Associate Professor Ashleigh Lin completed Master of Clinical Neuropsychology and PhD degrees at The University of Melbourne. Ashleigh held postdoctoral research positions at Orygen The National Centre for Youth Mental Health and The University of Birmingham in the United Kingdom before taking up her current role at the Telethon Kids Institute in 2014 as a National Health and Medical Research Council (NHMRC) Early Career Fellow. She is currently a NHMRC Career Development Research Fellow and Program Head of Mental Health and Youth at the Institute.
Ashleigh's research is focused on early detection and intervention for mental health problems in adolescents and young adults. She is particularly interested in the mental health of Aboriginal young people and young people who are LGBTQ. Ashleigh works closely with youth mental health service providers across Perth and is an active contributor to reference groups and committees in youth mental health in the state. She is passionate about ensuring a youth voice in research and service provision.
Professor Braden Hill is a Nyungar (Wardandi) man from the south-west of Western Australia and the Pro-Vice-Chancellor (Equity and Indigenous) and Head of Kurongkurl Katitjin, Edith Cowan University’s (ECU) Centre for Indigenous Australian Education and Research.
He has significant experience in Aboriginal education, as well as leading a range of equity initiatives including Sage Athena SWAN, Respect Now Always, Reconciliation Action Plan and Disabilities and Access Inclusion Plan within the tertiary sector. His current portfolio responsibilities include leading ECU’s commitment to Australian Aboriginal and Torres Strait Islander advancement, Equity and Diversity initiatives and working across the University to provide an environment that welcomes, and facilitates the success of, students and staff from a range of diverse backgrounds.
Professor Hill’s research interests include Indigenous education, identity politics, queer identities in education and transformative learning. He is also chief investigator on a project exploring the lived experiences of Indigenous LGBTQI people to better inform community health organisations in their working with queer-identifying Aboriginal and Torres Strait Islander people.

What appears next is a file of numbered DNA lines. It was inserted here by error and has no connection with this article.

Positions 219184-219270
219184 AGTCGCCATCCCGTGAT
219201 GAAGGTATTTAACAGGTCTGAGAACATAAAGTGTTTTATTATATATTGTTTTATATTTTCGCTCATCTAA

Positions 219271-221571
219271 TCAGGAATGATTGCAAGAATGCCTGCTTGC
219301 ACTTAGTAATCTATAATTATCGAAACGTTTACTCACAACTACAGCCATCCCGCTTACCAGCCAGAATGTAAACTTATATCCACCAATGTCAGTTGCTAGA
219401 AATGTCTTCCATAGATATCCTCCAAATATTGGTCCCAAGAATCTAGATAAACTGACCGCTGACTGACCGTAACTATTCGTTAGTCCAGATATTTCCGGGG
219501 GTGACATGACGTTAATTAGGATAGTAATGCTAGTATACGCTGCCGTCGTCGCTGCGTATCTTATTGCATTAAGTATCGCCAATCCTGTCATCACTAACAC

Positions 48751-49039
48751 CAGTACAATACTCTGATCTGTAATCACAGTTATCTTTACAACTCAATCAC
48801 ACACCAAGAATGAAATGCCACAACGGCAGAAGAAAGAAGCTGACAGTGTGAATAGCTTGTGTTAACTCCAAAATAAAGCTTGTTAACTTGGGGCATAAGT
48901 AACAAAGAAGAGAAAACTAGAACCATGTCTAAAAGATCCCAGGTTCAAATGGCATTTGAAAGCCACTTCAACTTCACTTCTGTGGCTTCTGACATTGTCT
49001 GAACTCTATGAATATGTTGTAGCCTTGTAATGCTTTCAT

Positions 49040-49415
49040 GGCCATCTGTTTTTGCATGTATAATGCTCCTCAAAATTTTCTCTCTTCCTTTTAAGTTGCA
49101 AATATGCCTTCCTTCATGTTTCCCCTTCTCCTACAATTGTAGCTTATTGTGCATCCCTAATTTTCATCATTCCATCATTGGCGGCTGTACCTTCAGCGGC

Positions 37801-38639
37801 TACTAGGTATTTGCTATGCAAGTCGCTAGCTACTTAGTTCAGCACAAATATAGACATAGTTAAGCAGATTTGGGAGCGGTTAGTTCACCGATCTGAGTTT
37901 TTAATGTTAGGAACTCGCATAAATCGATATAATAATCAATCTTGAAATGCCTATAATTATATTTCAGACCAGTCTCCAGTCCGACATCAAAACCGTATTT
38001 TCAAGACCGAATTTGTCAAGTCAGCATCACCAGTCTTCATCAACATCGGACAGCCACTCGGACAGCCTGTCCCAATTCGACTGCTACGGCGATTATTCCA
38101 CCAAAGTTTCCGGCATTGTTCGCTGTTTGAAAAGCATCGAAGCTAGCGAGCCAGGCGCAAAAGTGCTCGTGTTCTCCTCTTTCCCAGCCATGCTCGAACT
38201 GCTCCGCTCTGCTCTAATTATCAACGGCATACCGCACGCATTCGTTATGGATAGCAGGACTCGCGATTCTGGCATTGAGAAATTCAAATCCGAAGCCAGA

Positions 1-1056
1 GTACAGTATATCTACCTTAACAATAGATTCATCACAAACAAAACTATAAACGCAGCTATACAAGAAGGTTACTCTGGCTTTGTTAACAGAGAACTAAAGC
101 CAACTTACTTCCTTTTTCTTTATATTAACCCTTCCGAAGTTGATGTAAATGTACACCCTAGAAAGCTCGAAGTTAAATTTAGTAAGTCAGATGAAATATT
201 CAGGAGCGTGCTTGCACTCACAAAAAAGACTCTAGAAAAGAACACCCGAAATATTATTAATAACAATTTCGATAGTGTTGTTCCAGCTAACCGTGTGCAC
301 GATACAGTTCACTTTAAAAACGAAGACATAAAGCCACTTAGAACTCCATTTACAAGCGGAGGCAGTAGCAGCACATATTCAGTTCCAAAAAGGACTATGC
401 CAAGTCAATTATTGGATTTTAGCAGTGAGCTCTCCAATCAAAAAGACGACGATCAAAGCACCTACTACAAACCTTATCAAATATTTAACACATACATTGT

Bep Uink (Master of Applied Psychology(Clinical), PhD) is a Noongar woman from Perth, WA. She works at Kulbardi Aboriginal Centre, Murdoch University as a researcher. Her research focuses on understanding how socially determined disadvantage impacts the social emotional wellbeing of young people, both Indigenous and non-Indigenous, and how social systems such as higher education can support young peoples’ wellbeing. Her work spans investigations into adolescent emotion regulation, the barriers and enablers of Indigenous student success in higher education, gendered barriers to higher education, and Aboriginal and Torres Strait Islander LGBTQA+ youth mental health.
Dr Yael Perry completed her Masters and PhD in Clinical Psychology at the University of New South Wales, and her post-doctoral fellowship at the University of Pennsylvania, under the supervision of Dr Aaron Beck.
Yael returned to Australia in 2013 to work at the Black Dog Institute in Sydney, where she conducted clinical research on the prevention and treatment of mental illness in young people. In 2017, she relocated to Perth and joined the Youth Mental Health team at Telethon Kids Institute. Yael’s research continues to focus on the prevention of mental health difficulties in young people, with particular emphasis on high risk and vulnerable youth. She also has specialised expertise and interest in the use of digital technologies to improve engagement, access and uptake of mental health interventions.
Shakara Liddelow-Hunt is a Wajarri Yamatji woman who grew up on Noongar country. She completed a Bachelor of Philosophy (Honours) in 2018, majoring in Anthropology and Sociology. Shakara recently joined the Youth Mental Health Team at the Telethon Kids Institute to work on this project.